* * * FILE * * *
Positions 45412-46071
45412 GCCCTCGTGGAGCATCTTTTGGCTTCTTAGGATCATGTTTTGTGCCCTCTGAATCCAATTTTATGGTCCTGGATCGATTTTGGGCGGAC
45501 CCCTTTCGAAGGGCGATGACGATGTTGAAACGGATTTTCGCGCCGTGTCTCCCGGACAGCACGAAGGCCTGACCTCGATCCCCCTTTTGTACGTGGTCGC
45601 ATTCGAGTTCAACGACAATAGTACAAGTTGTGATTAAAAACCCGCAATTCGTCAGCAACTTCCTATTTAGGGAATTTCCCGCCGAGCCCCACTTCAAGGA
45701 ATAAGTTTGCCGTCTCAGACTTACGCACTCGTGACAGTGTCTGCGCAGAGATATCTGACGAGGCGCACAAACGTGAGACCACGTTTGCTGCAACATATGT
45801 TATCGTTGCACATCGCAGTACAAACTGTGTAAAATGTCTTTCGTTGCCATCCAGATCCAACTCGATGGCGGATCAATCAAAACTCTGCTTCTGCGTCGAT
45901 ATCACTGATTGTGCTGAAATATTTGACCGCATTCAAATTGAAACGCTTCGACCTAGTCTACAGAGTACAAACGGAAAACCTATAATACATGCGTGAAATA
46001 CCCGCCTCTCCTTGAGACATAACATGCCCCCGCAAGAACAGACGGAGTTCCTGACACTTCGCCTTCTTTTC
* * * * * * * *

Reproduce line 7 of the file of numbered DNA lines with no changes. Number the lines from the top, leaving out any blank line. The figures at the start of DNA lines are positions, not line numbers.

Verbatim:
45901 ATCACTGATTGTGCTGAAATATTTGACCGCATTCAAATTGAAACGCTTCGACCTAGTCTACAGAGTACAAACGGAAAACCTATAATACATGCGTGAAATA